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Abstract #2031

Nilvadipine slows progression of white matter hyperintensities in Alzheimer’s disease

Anne Rijpma1, Brian Lawlor2, and Jurgen Claassen1

1Radboudumc Alzheimer Center, Radboud university medical center, Donders Institute for Brain, Cognition and Behavior, Nijmegen, Netherlands, 2Trinity College Institute of Neuroscience, Trinity College Dublin, Dublin, Ireland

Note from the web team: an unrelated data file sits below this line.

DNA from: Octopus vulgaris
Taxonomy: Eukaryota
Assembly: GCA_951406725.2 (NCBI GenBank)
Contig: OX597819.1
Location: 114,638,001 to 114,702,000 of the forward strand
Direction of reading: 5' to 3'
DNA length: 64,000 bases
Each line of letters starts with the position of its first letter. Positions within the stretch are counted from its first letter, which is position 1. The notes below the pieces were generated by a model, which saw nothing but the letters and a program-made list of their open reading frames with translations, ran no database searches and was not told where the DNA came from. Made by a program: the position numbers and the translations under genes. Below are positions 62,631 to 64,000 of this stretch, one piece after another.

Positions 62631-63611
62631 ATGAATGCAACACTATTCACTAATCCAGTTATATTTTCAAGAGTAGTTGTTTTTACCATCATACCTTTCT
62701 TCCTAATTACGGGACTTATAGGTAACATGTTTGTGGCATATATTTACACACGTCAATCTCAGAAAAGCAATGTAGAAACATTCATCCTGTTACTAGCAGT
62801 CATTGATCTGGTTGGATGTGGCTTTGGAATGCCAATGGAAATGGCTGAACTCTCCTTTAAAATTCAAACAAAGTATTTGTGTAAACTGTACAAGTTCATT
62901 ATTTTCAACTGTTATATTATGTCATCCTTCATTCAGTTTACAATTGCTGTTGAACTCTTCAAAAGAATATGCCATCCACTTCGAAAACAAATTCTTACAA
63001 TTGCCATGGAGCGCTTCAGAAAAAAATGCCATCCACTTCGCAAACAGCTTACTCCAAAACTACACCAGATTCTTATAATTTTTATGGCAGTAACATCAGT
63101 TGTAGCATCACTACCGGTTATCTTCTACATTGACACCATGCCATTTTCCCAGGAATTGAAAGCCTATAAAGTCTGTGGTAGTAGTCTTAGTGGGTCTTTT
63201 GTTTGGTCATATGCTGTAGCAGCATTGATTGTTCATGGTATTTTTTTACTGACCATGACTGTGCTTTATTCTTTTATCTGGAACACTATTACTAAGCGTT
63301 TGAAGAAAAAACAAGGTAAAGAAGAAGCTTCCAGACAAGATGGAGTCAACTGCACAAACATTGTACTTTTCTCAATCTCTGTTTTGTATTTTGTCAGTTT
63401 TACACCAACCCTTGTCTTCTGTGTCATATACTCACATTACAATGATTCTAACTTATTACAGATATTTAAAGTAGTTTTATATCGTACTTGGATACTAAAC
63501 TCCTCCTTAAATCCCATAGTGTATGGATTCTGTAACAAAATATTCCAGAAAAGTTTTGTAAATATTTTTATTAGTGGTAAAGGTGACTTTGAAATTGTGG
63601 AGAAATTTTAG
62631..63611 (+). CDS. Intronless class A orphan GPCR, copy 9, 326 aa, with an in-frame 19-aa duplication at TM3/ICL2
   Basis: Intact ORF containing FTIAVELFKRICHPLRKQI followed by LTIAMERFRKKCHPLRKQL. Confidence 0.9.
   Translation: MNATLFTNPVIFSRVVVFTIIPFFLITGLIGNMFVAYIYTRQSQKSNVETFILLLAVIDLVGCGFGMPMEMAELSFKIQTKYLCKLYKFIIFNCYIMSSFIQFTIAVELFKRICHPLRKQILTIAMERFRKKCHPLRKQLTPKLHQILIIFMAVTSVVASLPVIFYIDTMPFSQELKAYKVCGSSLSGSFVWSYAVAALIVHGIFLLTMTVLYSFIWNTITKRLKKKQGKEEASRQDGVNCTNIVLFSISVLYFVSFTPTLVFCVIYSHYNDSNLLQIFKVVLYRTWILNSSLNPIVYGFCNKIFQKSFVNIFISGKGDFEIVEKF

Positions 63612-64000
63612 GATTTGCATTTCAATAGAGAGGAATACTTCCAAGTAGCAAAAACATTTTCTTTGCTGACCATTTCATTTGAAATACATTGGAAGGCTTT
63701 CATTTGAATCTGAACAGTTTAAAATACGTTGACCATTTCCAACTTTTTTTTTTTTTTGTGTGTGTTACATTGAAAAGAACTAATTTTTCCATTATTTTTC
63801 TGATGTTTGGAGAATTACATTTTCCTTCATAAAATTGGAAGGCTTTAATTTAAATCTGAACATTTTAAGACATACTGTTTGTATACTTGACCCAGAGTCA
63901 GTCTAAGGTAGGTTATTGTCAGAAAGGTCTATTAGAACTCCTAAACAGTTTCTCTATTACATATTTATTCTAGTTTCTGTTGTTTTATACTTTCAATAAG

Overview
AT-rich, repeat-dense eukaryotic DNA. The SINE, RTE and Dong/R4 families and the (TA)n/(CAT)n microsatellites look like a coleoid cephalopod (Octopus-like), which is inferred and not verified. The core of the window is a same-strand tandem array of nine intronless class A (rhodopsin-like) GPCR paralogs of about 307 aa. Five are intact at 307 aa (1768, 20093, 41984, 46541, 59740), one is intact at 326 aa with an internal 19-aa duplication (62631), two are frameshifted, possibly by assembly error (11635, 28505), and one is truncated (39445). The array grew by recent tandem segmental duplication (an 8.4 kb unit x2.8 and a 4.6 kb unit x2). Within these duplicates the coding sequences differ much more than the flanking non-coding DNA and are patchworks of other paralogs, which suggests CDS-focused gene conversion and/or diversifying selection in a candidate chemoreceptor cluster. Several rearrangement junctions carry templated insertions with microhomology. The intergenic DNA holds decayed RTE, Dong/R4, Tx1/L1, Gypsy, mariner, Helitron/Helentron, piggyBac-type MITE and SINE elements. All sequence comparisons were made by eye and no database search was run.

Cerebrovascular disease, such as presence of white matter hyperintensities (WMH), contributes to Alzheimer’s disease (AD) pathology and progression. The antihypertensive nilvadipine may reduce WMH progression by reducing amyloid-induced vasoconstriction and improving cerebral perfusion. Here we show that in patients with mild to moderate AD, nilvadipine slows the increase of WMH after 6 months, but not after 18 months, when correcting for baseline WMH. This contradicts the view that reducing blood pressure in an elderly dementia population leads to progression of white matter damage and instead seems to have a beneficial effect on WMH.

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